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Spokane, Washington  Est. May 19, 1883
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Opponents of Spokane City Council raise running out of time for referendum

An effort to block a 44 percent pay increase for Spokane City Council members is rushing to gather enough signatures before a Monday deadline, but organizers acknowledge they may fall short of their goal.

Kelly Lotze, who formed the group opposing the pay raises with conservative activist Scott Kusel, said his group has collected about 2,000 signatures – far short of the 5,107 needed to force voter approval of the pay increase.

“We’ve had a lot of supporters come out in the last couple of days,” Lotze said, noting that signature sheets still are being circulated and could contain many more signatures. “For every 10, maybe 20, people I’ve talked to, I get one person that says, ‘Nope.’ ”

Lotze noted that the odds of collecting enough signatures may be long, saying previous signature-gathering efforts have collected about 4,000 signatures in six months. According to city rules, Lotze had 30 days from when the council accepted the report recommending the pay raise, which occurred March 28, to collect enough signatures for the referendum to move forward.

The decision to give council members the pay increase was made by the city’s Salary Review Commission, which sets the salaries of all elected officials at the city. According to notes from commission members’ discussions, the decision to increase council member pay to $45,100 from $31,200 was contentious and only decided on the sixth vote.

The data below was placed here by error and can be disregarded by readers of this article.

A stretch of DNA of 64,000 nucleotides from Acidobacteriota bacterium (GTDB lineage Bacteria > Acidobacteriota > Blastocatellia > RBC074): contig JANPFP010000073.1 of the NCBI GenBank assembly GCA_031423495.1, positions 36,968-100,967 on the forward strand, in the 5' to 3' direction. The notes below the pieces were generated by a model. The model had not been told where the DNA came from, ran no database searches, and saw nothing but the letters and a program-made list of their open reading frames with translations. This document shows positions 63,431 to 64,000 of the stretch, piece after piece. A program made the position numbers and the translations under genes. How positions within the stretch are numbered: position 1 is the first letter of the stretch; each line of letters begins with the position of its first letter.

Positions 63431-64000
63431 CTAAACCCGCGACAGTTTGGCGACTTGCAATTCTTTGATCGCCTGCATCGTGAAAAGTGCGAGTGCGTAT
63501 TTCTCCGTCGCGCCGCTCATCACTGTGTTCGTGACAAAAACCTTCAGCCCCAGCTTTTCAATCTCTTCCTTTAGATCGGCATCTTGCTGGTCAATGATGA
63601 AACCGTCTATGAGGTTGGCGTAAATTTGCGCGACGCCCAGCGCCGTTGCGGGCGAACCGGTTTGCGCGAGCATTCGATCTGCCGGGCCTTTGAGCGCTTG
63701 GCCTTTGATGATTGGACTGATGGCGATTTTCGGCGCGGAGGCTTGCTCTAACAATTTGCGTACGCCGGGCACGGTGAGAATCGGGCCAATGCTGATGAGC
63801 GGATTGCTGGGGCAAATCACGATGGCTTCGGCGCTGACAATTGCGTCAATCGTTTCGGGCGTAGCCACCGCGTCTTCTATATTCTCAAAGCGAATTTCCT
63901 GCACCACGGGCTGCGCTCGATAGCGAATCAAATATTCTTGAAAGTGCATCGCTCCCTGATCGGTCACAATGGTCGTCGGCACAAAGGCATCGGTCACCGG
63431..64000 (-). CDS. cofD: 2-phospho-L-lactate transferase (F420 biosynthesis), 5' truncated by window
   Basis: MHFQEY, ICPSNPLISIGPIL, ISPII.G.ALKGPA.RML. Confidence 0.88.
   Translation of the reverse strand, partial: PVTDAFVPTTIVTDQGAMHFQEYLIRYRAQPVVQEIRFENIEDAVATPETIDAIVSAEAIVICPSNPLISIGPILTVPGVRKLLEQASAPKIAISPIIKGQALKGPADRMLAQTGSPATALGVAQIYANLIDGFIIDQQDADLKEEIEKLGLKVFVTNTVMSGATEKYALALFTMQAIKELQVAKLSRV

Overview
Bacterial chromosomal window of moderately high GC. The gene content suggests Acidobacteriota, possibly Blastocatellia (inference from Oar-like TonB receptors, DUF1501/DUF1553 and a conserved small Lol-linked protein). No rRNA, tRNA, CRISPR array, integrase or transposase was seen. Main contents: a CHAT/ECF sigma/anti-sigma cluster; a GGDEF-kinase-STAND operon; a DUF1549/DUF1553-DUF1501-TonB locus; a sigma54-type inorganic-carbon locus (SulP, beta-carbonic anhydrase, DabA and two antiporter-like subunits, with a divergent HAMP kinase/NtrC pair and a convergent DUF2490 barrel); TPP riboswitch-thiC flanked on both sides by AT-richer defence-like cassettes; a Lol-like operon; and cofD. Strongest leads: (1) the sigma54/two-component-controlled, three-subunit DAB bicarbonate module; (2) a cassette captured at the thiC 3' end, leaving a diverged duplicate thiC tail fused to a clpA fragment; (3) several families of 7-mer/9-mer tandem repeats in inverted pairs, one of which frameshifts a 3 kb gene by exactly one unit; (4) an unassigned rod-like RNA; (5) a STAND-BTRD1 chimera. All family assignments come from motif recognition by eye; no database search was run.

Council members have defended the pay increase, while noting that they were not the ones who made the decision to raise their salaries.

Councilman Breean Beggs said the system to set the salaries is working as intended, and that the pay increase was fair. He expected the higher pay would “increase the pool of qualified people,” and bring more diversity to the council in terms of race, gender, ideas and perspectives.

“The council members’ most important job is to make quality decisions for the residents of the city,” he said. “We make decisions that affect tens and sometimes hundreds of millions of dollars. You want people qualified to make that decision.”

Beggs said he has received very few emails on the matter, most taking issue with the legislation the council has passed, but he didn’t feel the discussion of pay had become too political.

“I think there’s a handful of people who have access to social media and are trying to politicize it, but they haven’t yet,” Beggs said, noting that Lotze ran the 2012 state Senate campaign for Nancy McLaughlin, who sponsored the original ordinance putting council pay under the purview of the salary commission. “There is a small group of people who don’t so much think the council should be paid less, they just don’t agree with what the council is doing.”

Lotze denied political motivations, but acknowledged that his effort faced an uphill battle.

“I would really like to, but we didn’t have the paper petition until a week after” the council accepted the report, he said about collecting enough signatures. “It’s a massive undertaking.”

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